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AOAV’s data briefing in the surge of armed violence in Sudan, with a focus on air strikes, and its underlying causes

Sudan has witnessed a troubling increase in violence since April 2023, with explosive violence affecting civilians disproportionately. This Action on Armed Violence (AOAV) briefing note provides concerning data, as gleaned from English language media reporting of the violence there.

Since April, AOAV has recorded 90 reported incidents involving explosive weapons that have resulted in 1,606 civilian casualties, including 741 fatalities and 865 injuries.

This article dissects the numbers while also considering the broader political context to provide a comprehensive understanding of the current crisis.

Geographical and Sectoral Impact

High-risk Areas

  • Urban Residential Zones: Representing 66.7% of total explosive incidents reported, these are the most affected areas with 745 civilian casualties (46.4% of the total).
  • Markets: Even though they account for only 10% of explosive incidents reported, markets have witnessed 355 civilian casualties (22.1% of the total).
  • Police Stations: A single incident here led to 231 casualties, making up 14.4% of the total casualties as reported during explosive incidents reported.

Lower-impact Areas

  • Schools and transport infrastructure have been relatively less affected by explosive incidents reported, contributing just 0.7% and 0.4% to the total number of civilian casualties, respectively.

Types of Explosive Weapons

  • Ground-launched Explosives: They account for 61.1% of explosive incidents reported but are responsible for a disproportionate 72.8% of casualties (1,169 in total) from explosive weapons in Sudan.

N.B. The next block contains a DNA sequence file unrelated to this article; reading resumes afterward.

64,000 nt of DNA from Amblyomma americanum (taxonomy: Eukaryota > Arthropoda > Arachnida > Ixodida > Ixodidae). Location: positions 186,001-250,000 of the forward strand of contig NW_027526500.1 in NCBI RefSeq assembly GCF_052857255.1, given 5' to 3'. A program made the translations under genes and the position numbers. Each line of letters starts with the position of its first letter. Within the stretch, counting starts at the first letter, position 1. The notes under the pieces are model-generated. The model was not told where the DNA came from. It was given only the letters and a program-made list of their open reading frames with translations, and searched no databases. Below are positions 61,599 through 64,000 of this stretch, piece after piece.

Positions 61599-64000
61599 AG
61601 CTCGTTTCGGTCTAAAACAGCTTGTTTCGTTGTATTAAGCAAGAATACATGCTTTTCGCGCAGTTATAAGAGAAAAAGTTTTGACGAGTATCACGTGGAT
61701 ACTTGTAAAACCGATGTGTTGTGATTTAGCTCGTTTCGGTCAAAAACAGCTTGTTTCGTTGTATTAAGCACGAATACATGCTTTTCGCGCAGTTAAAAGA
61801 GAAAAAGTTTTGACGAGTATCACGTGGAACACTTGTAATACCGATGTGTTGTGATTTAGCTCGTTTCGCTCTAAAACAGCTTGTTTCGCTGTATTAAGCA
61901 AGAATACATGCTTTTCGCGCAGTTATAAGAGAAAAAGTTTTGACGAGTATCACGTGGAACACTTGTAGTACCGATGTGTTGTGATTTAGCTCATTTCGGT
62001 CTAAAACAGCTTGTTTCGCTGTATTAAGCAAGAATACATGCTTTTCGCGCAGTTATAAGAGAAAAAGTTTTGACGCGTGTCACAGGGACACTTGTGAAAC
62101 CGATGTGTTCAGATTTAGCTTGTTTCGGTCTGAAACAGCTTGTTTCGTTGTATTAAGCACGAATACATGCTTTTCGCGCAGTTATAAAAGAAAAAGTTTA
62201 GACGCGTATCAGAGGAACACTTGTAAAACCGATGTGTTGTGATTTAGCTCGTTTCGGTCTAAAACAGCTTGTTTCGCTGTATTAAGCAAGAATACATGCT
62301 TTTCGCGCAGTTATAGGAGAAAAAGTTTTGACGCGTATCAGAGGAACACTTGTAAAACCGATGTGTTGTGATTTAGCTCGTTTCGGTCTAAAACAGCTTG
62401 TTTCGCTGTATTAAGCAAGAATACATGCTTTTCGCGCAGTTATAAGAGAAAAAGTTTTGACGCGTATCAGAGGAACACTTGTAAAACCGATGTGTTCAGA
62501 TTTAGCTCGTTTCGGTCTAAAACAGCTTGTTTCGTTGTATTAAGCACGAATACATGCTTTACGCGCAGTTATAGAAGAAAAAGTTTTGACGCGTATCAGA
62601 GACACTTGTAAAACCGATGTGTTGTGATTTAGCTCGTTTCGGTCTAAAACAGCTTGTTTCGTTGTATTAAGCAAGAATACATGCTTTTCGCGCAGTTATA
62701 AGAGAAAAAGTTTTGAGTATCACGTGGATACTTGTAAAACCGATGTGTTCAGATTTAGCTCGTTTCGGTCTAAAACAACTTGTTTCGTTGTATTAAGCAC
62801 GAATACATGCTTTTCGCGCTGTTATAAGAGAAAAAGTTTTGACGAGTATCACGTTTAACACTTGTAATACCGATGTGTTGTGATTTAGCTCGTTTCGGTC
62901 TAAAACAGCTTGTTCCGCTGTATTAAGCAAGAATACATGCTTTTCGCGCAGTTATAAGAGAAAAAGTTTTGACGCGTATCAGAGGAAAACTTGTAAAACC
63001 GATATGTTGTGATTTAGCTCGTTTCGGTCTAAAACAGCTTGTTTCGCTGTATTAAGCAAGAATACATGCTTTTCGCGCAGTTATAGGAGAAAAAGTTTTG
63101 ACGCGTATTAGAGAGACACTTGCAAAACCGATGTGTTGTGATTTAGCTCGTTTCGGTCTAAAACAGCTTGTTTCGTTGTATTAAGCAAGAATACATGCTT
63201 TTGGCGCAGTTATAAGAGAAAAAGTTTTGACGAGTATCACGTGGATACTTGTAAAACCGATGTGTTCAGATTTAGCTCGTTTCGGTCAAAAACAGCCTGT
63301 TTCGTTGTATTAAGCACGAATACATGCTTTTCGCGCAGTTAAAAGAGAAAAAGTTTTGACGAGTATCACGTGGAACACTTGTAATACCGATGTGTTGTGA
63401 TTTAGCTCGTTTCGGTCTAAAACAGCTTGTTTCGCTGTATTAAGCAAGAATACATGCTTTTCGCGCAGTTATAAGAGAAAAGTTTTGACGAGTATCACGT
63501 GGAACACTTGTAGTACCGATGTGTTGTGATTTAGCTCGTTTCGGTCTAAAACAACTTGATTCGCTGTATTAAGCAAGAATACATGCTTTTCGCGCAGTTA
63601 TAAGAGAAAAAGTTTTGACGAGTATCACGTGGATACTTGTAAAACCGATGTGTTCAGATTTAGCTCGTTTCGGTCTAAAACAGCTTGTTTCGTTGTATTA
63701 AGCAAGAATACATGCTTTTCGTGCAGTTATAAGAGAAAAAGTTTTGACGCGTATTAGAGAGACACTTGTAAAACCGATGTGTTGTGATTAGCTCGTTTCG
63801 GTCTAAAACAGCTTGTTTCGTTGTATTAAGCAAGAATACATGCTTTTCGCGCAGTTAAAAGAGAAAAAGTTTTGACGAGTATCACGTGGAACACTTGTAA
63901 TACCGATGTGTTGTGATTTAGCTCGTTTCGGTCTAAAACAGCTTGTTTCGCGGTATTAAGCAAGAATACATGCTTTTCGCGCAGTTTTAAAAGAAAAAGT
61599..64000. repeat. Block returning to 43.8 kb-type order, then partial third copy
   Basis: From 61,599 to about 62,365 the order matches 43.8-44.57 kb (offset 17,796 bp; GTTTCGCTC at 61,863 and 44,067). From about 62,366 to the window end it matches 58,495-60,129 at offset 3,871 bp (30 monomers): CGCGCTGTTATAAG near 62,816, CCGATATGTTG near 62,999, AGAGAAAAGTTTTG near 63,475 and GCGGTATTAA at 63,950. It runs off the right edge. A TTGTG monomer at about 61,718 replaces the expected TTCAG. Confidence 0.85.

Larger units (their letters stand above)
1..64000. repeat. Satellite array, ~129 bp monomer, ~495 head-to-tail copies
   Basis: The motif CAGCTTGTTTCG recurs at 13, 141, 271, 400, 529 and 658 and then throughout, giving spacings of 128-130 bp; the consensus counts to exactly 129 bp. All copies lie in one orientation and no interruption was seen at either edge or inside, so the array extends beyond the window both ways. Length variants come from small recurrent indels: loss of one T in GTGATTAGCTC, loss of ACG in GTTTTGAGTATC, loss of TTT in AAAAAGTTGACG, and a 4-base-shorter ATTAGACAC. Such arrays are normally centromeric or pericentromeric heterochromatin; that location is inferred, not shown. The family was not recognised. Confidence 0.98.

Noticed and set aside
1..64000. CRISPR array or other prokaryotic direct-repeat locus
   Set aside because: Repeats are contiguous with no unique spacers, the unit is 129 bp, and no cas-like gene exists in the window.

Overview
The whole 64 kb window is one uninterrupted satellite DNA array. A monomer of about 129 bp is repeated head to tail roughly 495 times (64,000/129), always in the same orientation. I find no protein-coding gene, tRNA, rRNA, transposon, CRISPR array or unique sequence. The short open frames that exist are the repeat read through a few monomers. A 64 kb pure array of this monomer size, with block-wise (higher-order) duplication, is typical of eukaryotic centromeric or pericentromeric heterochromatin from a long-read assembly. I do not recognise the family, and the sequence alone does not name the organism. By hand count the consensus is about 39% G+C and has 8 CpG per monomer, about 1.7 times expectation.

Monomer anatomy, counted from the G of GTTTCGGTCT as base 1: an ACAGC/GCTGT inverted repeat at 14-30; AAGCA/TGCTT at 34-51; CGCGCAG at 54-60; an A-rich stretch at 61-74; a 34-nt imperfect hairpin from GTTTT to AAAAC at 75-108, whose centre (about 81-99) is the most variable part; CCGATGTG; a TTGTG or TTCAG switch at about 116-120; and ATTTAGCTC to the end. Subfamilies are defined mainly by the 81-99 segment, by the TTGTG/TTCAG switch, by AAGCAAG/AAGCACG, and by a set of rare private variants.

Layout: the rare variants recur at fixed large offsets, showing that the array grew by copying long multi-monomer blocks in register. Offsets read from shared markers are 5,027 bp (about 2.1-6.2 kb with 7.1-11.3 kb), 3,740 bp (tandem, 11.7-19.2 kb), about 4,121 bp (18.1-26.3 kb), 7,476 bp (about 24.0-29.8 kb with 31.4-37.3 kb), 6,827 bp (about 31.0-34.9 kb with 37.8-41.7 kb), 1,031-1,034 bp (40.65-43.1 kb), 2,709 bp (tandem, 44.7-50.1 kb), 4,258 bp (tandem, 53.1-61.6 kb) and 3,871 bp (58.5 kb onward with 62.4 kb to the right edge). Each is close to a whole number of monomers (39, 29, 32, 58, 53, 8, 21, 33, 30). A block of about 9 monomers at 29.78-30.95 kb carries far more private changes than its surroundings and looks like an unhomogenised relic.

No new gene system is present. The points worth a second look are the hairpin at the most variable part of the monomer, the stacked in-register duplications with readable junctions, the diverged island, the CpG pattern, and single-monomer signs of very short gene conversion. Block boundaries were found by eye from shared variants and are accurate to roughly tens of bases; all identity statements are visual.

• Air-launched Weapons: Making up 28.9% of explosive incidents reported, these have led to 367 casualties (22.9% of the total).
  • Unclear/Multiple Types: These constitute 4.4% of explosive incidents reported, contributing to 55 casualties. Another 4.4% of incidents remain unclear, with 11 casualties


  • Unknown: In 50% of the explosive incidents reported, the perpetrators remain unidentified but have resulted in 685 casualties or 42.7% of the total.
  • Sudan and RSF: Together, they account for 15.6% of explosive incidents reported and 407 casualties (25.3%). Sudan alone is responsible for 375 casualties and the RSF for 139.

A Focus on Air Strikes in Sudan: Overview

Since April 2023, there have been 26 incidents involving air-launched weapons in Sudan, contributing to a concerning 367 civilian casualties—244 killed and 123 injured. Here we provide insight into the locations most affected, the types of air-launched weapons used, and the perpetrators responsible for these attacks.

Impact by Location

High-risk Areas

  • Urban Residential: With 16 incidents, representing 61.5% of the total 26 recorded air-strike incidents since April, this area has experienced 173 civilian casualties, or 47.1% of the 367 casualties.
  • Markets: Though constituting only 11.5% of recorded air-strike incidents (3 occurrences), markets have seen 129 casualties, making up 35.1% of the total 367 civilian casualties.

Lower-risk Areas

  • Public Gathering: A single recorded air-strike incident resulted in 29 casualties, representing 8% of the total civilian casualties from air-launched weapons.
  • Hospital and School: These critical civilian infrastructures were targeted twice and once in recorded air-strike incidents respectively, with hospitals seeing 12 casualties and schools experiencing 10, accounting for 3.3% and 2.7% of total casualties of air strikes.
  • Encampment and Transport Infrastructure: Each had one and two recorded air-strike incidents, causing 8 and 6 casualties, respectively, and each accounting for l2% of the total civilian casualties from air-launched weapons.